Sen. Rand Paul, R-Ky., told a skeptical audience at a historically black university in Washington, D.C., on Wednesday that he has "never wavered" in his support "for civil rights or the Civil Rights Act," despite a kerfuffle during his 2010 Senate bid in which he suggested that private businesses should not be forced to adhere to the 1964 law that sought to end segregation and other forms of public discrimination.
"No Republican questions or disputes civil rights," Paul said during a speech at the Howard University School of Business. "I've never wavered in my support for civil rights or the Civil Rights Act."
Still, he admitted, his first riff on race relations as a prospective politician didn't "go so well for me."
During his 2010 race for Kentucky's Senate seat, Paul was asked by the Louisville Courier-Journal whether he would have voted for the Civil Rights Act of 1964. He explained, "I like the Civil Rights Act in the sense that it ended discrimination in all public domains, and I'm all in favor of that."
But, he added, "I don't like the idea of telling private business owners - I abhor racism. I think it's a bad business decision to exclude anybody from your restaurant - but at the same time, I do believe in private ownership."
In a subsequent interview, MSNBC's Rachel Maddow asked Paul whether he thought a private business "has the right to say we don't serve black people."
Paul responded, "Yes," explaining, "I'm not in favor of discrimination of any form. I would never belong to any club that excluded anybody for race...But I think what's important about this debate is not written into any specific 'gotcha' on this, but asking the question: What about freedom of speech? Should we limit speech from people we find abhorrent? Should we limit racists from speaking?"
After his comments sparked an uproar, Paul clarified in a statement, "I have clearly stated in prior interviews that I abhor racial discrimination and would have worked to end segregation. Even though this matter was settled when I was 2, and no serious people are seeking to revisit it except to score cheap political points, I unequivocally state that I will not support any efforts to repeal the Civil Rights Act of 1964."
At Howard, Paul explained that, despite "political enemies" who "often twist and distort my positions," his only question was about how much of the remedy to discrimination "should come under federal, or state, or private purview." He explained that "there are occasions...of such egregious injustice that they do require federal involvement."
Paul, a rising Republican star who won this year's straw poll at the Conservative Political Action Conference and is seen as a likely 2016 contender for his party's presidential nomination, acknowledged that Republicans face difficulties among black voters because their policies are often seen as callous or "uncaring."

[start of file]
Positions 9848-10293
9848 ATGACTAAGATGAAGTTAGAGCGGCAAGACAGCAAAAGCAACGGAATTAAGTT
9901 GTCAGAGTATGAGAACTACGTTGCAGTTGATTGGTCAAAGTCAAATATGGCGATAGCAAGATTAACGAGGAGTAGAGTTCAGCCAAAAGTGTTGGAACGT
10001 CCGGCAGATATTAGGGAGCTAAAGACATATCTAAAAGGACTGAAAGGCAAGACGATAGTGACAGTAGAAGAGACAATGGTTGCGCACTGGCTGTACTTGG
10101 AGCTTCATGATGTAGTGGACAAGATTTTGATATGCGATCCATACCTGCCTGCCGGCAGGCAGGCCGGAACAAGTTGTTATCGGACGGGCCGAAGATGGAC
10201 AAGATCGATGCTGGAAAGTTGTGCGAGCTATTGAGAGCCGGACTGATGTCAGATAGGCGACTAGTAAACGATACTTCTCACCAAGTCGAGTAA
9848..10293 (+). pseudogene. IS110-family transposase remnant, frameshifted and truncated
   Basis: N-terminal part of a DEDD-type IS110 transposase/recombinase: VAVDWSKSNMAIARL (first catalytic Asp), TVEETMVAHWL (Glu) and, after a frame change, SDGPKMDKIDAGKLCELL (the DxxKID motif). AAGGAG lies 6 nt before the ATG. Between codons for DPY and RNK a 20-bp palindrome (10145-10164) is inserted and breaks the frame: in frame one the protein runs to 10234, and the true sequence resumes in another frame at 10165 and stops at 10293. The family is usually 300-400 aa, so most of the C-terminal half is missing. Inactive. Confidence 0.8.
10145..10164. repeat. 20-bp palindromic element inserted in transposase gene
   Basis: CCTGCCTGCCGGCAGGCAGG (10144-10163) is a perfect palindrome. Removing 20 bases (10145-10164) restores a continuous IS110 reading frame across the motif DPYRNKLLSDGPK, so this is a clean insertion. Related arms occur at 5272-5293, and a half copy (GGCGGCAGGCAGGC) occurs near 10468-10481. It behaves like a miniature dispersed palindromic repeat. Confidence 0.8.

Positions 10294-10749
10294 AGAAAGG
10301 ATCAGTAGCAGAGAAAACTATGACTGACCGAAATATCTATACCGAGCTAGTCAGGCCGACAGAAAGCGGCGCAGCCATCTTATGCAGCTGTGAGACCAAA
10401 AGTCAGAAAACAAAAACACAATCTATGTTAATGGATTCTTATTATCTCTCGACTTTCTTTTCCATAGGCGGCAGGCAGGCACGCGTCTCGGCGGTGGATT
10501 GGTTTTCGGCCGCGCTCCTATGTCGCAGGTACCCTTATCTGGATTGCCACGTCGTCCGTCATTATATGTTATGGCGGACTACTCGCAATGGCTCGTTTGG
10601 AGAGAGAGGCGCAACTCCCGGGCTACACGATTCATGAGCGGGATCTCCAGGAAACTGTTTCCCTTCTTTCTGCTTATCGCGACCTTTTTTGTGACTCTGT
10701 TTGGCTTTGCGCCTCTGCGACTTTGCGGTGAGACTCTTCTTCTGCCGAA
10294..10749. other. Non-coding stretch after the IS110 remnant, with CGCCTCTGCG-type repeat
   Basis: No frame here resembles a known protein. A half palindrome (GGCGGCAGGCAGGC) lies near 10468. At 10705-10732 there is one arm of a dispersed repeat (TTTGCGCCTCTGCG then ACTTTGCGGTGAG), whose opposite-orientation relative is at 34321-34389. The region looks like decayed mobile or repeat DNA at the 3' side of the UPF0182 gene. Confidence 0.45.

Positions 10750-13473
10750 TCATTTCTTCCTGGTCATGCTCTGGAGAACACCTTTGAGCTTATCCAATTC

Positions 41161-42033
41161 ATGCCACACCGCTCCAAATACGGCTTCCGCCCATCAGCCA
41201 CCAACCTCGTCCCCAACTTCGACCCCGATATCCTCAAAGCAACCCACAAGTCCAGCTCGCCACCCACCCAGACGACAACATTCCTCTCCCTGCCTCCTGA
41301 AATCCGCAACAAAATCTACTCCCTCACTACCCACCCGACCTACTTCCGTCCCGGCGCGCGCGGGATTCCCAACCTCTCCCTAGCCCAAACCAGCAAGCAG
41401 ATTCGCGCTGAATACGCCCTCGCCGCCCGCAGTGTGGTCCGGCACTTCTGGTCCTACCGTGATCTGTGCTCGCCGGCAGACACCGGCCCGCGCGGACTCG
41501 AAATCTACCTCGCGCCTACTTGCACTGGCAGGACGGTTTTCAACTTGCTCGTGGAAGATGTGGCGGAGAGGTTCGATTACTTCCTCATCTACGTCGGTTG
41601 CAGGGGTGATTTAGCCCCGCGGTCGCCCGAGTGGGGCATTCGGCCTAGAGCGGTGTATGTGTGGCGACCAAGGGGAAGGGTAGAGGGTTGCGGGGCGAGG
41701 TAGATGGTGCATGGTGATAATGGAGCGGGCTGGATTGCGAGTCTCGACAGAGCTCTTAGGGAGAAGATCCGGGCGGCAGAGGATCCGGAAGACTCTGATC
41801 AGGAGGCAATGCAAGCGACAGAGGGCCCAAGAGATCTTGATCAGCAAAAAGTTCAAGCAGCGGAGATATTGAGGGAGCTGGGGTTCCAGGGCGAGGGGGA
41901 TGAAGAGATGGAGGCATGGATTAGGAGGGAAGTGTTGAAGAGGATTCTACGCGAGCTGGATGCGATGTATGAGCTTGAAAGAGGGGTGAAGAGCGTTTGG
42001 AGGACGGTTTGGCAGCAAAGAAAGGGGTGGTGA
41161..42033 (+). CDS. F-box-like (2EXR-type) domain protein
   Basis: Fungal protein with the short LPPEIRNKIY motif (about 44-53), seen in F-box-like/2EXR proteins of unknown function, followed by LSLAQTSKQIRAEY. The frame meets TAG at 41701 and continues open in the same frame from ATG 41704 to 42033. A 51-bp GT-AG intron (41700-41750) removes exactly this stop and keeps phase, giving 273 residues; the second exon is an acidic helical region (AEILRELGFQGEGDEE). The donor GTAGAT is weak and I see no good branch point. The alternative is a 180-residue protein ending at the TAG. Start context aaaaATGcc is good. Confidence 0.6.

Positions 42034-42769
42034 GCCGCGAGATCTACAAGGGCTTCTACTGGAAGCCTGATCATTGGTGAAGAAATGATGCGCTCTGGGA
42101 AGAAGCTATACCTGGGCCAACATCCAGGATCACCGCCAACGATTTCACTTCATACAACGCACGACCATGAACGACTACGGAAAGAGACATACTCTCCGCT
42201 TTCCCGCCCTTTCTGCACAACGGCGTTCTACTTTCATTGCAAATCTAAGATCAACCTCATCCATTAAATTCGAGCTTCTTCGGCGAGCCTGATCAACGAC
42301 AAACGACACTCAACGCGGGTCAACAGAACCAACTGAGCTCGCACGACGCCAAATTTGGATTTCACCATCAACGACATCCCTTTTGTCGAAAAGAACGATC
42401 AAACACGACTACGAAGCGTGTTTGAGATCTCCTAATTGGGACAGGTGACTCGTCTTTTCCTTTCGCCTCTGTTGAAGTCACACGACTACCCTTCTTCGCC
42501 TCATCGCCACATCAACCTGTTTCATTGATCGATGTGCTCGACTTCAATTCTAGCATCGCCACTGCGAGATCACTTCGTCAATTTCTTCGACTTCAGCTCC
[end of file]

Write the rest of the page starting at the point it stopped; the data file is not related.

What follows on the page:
"Several generations of black voters have never voted Republican and are not very open to considering the option," he said. In the future, though, Paul said he hopes "Some of you will be open to the Republican message that favors choice in education, a less aggressive foreign policy, more compassion regarding nonviolent crime and encourages opportunity in employment."
In the meantime, Paul admitted, the GOP faces a "daunting task" in reaching out to black voters.
That "daunting task" was on full display during Paul's speech on Wednesday. Though the audience was largely respectful, at one point, a protestor unfurled a banner that read "White Supremacy" before being escorted from the hall by campus police. Later, when Paul asked whether the audience knew that the founders of the NAACP were Republicans, one student responded, "We know our history."
"I don't mean to be insulting," Paul explained. "I don't know how much you know."
After the speech, several Howard students commended Paul's bravery in electing to speak at Howard, but they suggested that he'll need to do more if he hopes to make real inroads with the black community.
"I felt like he kind of skirted around some of the issues," Monique Dodd told CBS News. "I really commend him for coming here and starting something, but I feel like more Republicans should do that."
Howard senior Julian Lewis said Paul's speech was "a step in the right direction as far as the Republican Party is concerned and how they speak to African-Americans."
But Lewis added, "I hope that Sen. Paul is under no illusion that anything he has said will erase what the Republicans have been doing to undermine the voting rights of black and brown people in this country. I really think that he hopes and prays that he can sweep it under the rug the best way he knows how."
CBS News' Tolleah Price contributed to this report.